Pembroke: Smurfit goes for fortune and fame

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The Independent Online
THINGS are looking up at last for Michael Smurfit, the Irish packaging tycoon and racehorse owner. News of the likely flotation of Smurfit Group's US associate, JSC, has lifted its shares to an all- time high in recent weeks.

And down on the farm it's also going well for Dr Smurfit. In November, he won Australia's greatest horse race, the Melbourne Gold Cup, with the Irish-trained Vintage Crop (the good honorary doctor is a wine buff).

Fortune and Fame, which also runs in his colours, is red-hot favourite for next month's Smurfit- sponsored Cheltenham Champion Hurdle. If it wins it would be a pretty handy way of recouping the sponsorship money. We might even see Dr Smurfit presenting the Gold Cup to himself . . .

TOUCHE ROSS'S offices in Crutched Friars were a bit, well, crutched yesterday. A power failure knocked out electricity, the telephones and computers. The good news was that the lifts, which are on a separate power source, kept going up and down, allowing Touche's management consultants, who occupy the building, to remain mobile at least. None the less, they were relieved when the lights went back on at the end of the day.

MOST QUOTED companies at least pay lip service to the notion that a wide shareholder base, full of small investors, is a good thing. The reality, of course, is that it is an administrative nightmare when it comes to paying the dividend and posting out the annual reports, not to mention the expense. But Budgens, the retailer, has come out of the closet and is encouraging its small shareholders to get out of its hair. The supermarkets group is offering a pounds 10 hamper to shareholders with fewer than 1,000 shares who sell their holdings through a special link-up with the Share Centre. There are 13,000 shareholders eligible and Christian Williams, a Budgens director, pointed out that some were receiving dividend cheques for as little as 12p in envelopes with 19p stamps on them.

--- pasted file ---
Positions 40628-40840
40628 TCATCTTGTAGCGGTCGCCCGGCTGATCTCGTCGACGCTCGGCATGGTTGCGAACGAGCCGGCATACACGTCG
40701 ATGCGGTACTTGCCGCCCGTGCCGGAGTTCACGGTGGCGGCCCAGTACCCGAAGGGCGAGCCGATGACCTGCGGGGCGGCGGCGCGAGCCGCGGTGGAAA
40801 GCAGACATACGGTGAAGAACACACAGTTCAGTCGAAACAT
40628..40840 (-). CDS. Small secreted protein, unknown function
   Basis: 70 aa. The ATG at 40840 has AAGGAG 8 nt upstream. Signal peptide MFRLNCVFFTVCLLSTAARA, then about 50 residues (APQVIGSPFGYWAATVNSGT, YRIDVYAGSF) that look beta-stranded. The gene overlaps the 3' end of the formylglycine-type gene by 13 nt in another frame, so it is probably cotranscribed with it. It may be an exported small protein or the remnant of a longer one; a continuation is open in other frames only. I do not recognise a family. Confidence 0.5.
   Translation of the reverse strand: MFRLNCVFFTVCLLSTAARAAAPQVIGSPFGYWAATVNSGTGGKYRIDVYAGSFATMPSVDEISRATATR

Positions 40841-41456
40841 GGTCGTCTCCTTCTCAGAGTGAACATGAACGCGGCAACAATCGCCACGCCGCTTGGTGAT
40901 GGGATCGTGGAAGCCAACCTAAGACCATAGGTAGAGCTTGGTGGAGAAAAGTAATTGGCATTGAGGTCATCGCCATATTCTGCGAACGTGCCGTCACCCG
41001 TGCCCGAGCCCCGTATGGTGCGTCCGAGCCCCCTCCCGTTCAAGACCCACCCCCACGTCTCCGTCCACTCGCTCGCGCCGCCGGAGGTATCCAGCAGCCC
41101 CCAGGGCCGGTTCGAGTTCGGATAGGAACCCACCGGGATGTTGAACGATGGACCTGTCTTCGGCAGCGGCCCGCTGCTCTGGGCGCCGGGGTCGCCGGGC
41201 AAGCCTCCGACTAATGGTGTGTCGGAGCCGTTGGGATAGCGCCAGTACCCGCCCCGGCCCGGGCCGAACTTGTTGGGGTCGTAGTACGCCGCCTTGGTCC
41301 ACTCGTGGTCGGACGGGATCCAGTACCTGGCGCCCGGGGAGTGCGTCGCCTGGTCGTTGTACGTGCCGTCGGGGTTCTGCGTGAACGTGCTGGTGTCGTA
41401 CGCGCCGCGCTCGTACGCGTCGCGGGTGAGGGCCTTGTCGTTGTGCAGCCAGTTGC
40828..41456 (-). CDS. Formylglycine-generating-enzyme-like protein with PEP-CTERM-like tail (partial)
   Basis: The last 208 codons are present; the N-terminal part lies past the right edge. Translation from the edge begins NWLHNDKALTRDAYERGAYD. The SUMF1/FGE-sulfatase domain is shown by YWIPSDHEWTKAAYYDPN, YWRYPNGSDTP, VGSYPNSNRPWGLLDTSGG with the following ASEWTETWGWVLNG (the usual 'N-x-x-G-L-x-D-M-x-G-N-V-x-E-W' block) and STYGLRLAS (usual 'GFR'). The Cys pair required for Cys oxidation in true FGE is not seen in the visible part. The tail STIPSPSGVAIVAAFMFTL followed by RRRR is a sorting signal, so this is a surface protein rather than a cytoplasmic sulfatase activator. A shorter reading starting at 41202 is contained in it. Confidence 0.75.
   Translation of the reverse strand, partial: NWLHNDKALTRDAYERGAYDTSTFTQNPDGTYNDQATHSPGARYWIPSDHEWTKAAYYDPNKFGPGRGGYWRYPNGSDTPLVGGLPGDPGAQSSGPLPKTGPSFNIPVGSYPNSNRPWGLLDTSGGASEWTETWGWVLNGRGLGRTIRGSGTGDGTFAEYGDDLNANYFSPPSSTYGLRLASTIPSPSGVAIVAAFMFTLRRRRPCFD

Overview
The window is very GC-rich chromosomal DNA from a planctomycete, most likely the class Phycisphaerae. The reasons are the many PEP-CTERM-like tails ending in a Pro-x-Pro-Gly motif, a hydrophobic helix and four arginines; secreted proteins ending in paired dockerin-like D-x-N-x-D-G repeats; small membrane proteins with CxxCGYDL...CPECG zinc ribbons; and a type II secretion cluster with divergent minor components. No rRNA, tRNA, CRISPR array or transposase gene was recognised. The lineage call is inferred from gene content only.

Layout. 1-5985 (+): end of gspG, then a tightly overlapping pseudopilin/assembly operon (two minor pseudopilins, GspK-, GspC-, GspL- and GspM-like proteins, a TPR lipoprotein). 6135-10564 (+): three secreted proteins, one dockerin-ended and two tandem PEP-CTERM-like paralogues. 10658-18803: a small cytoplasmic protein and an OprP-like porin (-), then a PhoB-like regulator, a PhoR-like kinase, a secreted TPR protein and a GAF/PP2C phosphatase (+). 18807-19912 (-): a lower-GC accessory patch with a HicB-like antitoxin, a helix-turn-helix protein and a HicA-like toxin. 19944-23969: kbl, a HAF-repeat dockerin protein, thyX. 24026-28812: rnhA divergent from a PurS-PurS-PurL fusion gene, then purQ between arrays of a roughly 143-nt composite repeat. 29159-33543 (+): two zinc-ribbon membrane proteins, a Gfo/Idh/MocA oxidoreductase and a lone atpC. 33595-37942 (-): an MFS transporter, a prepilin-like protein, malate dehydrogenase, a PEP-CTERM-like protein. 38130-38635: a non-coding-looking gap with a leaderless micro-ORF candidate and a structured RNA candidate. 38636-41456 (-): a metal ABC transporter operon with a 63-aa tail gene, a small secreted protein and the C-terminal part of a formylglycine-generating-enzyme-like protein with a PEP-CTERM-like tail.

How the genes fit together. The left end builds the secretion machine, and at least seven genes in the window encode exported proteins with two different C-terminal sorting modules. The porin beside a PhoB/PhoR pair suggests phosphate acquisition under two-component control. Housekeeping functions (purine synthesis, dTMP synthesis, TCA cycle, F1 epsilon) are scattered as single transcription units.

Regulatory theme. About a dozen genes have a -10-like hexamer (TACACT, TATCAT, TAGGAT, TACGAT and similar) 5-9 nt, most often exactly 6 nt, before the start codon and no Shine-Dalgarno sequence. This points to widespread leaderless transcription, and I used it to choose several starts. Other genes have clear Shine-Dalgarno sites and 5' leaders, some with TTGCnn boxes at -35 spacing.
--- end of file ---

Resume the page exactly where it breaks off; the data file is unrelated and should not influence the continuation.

HARTSTONE, the leather and hosiery group, was to raise pounds 45m selling Cogitex, its French manufacturer of tights, in a deal to halve its large debts. Completion was due on Monday, but last- minute hitches delayed the signing until the following day. On Monday night two feet of snow fell on the factory in Montpellier and the roof caved in. Hartstone insists all will be sorted out, but that day's delay may cost the group some of the pounds 45m originally agreed. It never rains, but it snows.

DUKE MCKENZIE, the former world bantamweight boxing champion, was drafted in by South Thames Training and Enterprise Council to promote the value of training to school leavers in Greenwich, south London. Many thanks to the TEC, which sent us a CV detailing Mr McKenzie's formidable record in the ring. But could they tell us about Mr McKenzie's educational qualifications? 'Er, no, I don't know anything about that,' a spokesman admitted. 'But he had to train hard for his boxing. . .'

(Photograph omitted)

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